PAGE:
Grief, the intense set of feelings associated with death, is a family experience. Grief is complex; it encompasses a wide range of emotions that can come and go in waves. Be assured that there is no set way or length of time to grieve. In helping children cope with death, remember that every child is unique and will grieve at his own pace. While the sadness may not completely go away, you and your family can find strength and comfort in one another.
Encourage the expression of feelings
- Assure your child that everyone, including you, has feelings, and that there are no feelings too big–or too little–to talk about.
- In dealing with loss, it’s okay to let your child see you cry, or even to cry together. Explain why you are crying. Tell him that you are just feeling sad, that you are all right, and that it sometimes helps to let the feelings out in this way.
- It is important to recognize that your child might feel angry at or disappointed with her parent for dying, even if the service member is seen as a hero. Allow your child to express her feelings openly. Tell her: “I know you’re upset that Dad died. Sometimes I feel like that too.”
- Children may experience a wide range of feelings–anger, sadness, hopelessness, disappointment, confusion, loneliness, guilt, worry–but they may not always have the words to identify these emotions. Help younger children find alternative ways of communicating–drawing pictures or acting out their feelings using puppets, for example. Encourage older children to explore their feelings by writing in a journal or playing music.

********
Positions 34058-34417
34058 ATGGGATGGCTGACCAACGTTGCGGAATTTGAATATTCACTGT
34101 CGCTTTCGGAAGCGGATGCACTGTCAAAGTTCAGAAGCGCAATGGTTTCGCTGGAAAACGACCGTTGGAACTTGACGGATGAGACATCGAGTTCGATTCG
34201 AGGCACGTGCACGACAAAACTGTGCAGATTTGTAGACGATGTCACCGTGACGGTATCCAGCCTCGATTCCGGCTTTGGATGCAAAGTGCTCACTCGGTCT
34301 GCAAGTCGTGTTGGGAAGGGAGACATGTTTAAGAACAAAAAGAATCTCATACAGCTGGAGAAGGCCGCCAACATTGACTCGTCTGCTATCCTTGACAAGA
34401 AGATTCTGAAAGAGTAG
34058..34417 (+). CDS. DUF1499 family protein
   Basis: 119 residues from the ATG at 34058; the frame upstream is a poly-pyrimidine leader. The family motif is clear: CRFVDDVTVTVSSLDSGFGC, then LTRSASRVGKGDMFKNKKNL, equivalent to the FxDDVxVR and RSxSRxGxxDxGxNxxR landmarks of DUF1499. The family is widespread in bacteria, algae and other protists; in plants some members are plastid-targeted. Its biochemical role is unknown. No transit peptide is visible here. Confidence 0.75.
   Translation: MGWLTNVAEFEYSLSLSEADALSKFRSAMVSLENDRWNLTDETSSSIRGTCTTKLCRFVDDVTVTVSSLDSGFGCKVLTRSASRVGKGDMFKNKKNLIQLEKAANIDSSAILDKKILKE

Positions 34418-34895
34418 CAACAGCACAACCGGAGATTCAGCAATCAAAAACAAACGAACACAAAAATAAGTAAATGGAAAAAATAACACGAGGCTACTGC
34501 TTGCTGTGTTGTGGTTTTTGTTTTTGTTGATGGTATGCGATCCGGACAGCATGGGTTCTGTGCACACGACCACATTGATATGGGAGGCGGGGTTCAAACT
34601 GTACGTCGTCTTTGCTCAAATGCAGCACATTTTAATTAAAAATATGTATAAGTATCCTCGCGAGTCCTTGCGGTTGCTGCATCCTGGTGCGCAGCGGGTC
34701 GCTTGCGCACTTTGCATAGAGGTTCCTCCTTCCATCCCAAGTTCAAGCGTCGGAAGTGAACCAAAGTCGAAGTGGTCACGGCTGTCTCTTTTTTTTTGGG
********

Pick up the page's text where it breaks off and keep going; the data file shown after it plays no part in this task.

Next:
- Pent-up feelings of anger or frustration can lead to behavior that is destructive or harmful. Provide your child with safe and constructive outlets for these intense emotions. Encourage him to run, dance around, or pound on playdough. Listening to soothing music and taking deep breaths can also help children feel more calm and relaxed.
Be patient and observant
- If your child isn’t ready to talk right away, be patient. Let her know that you will be there to listen when she is ready.
- For many young children, grief is temporarily interrupted by a normal feelings state, only to be replaced again by grief a few hours, days, or years later. Teachers or other adults may tell you that children “should be over” their grief, but grief is an ongoing process.
- Observing your children’s behavior may help you understand their needs. Sometimes children’s reactions when coping with the death and absence of a parent can be especially severe. Some common feelings or behaviors might persist, grow in intensity, or occur more frequently, signaling a need for extra attention. For instance, children may have nightmares or scary thoughts, experience trouble sleeping, become excessively irritable, develop new fears, or exhibit regressive behavior. If you have concerns about your child’s behavior, seek professional help right away.
Remember: You are still a family
Next: Moving Forward
- Take care of yourself so you can better take care of your children. Try to maintain healthy routines. Engage in activities that you enjoy and that help you feel calm.
- Allow your children to be children. This applies especially to older children, who may have new responsibilities but still need opportunities for fun and play.
- Offer hopeful ways of thinking about the future: “We’re going to be fine. We’re still a family, and we will heal.”
- Find additional strategies about helping children cope with death using the printable Talk, Listen, Connect, Caring Cards.